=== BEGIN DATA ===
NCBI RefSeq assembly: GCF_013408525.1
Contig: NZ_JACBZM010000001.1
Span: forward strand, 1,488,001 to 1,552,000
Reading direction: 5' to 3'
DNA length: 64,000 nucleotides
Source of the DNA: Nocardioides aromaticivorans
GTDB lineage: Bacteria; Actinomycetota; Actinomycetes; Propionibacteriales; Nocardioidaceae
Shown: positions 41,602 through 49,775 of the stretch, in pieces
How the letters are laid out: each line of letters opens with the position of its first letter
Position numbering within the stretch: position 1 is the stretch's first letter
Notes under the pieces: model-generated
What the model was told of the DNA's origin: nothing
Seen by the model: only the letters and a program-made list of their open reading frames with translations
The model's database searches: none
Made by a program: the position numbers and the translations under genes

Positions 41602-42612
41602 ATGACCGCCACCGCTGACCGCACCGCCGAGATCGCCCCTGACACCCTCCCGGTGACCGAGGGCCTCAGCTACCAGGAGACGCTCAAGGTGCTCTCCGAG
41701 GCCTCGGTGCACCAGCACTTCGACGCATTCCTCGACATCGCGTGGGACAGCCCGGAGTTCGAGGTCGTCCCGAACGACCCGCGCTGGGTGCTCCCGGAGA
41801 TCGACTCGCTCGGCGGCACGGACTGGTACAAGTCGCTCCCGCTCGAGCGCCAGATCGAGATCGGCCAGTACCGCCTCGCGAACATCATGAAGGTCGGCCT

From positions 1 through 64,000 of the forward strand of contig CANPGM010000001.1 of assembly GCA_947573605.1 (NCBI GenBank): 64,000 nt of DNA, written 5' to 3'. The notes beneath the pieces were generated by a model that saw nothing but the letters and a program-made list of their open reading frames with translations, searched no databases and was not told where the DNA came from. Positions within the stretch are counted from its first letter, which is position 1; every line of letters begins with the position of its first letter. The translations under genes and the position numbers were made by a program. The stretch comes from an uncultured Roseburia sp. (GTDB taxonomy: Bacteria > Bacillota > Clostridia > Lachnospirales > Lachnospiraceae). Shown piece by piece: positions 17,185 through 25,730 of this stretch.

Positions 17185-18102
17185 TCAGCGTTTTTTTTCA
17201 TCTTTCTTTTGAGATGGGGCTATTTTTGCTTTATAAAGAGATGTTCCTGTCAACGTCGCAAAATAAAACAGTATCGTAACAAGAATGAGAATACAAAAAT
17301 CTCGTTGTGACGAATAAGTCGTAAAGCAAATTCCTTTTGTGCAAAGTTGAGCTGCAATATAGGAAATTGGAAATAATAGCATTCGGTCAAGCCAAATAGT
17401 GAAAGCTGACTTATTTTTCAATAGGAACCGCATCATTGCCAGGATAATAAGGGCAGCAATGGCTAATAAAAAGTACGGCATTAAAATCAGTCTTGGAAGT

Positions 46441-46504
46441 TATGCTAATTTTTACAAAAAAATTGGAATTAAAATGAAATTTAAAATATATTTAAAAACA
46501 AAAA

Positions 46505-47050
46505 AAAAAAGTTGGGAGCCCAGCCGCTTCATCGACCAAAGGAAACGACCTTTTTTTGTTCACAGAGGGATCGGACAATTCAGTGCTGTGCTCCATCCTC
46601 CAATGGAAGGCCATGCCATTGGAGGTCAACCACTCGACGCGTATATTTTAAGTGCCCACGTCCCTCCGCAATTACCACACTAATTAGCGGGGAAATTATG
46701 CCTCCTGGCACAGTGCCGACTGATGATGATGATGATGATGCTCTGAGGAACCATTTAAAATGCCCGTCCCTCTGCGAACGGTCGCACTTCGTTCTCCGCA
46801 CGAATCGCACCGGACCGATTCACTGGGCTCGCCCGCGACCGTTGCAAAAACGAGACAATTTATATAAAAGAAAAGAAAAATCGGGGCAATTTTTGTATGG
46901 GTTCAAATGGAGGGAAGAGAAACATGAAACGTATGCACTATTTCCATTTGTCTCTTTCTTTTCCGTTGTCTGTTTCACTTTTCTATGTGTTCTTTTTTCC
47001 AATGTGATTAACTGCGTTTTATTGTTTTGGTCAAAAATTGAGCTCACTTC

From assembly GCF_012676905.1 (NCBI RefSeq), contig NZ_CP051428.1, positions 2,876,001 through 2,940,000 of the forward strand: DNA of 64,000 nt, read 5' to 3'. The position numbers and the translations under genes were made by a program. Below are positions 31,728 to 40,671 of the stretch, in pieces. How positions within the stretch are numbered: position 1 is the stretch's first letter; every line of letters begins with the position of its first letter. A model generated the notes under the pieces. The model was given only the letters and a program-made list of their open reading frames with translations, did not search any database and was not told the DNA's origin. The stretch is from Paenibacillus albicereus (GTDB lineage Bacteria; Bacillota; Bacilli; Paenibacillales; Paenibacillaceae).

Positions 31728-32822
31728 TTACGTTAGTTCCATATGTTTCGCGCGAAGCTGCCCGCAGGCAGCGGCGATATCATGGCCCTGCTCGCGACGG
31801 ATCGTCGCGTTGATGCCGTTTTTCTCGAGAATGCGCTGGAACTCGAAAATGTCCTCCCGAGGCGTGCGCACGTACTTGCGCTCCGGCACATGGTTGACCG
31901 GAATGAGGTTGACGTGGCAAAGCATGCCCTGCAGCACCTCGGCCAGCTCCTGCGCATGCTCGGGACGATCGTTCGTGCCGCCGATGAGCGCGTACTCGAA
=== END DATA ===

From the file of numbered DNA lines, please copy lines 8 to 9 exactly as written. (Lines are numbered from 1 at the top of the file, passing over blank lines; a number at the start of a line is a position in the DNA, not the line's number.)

Shown: positions 41,602 through 49,775 of the stretch, in pieces
How the letters are laid out: each line of letters opens with the position of its first letter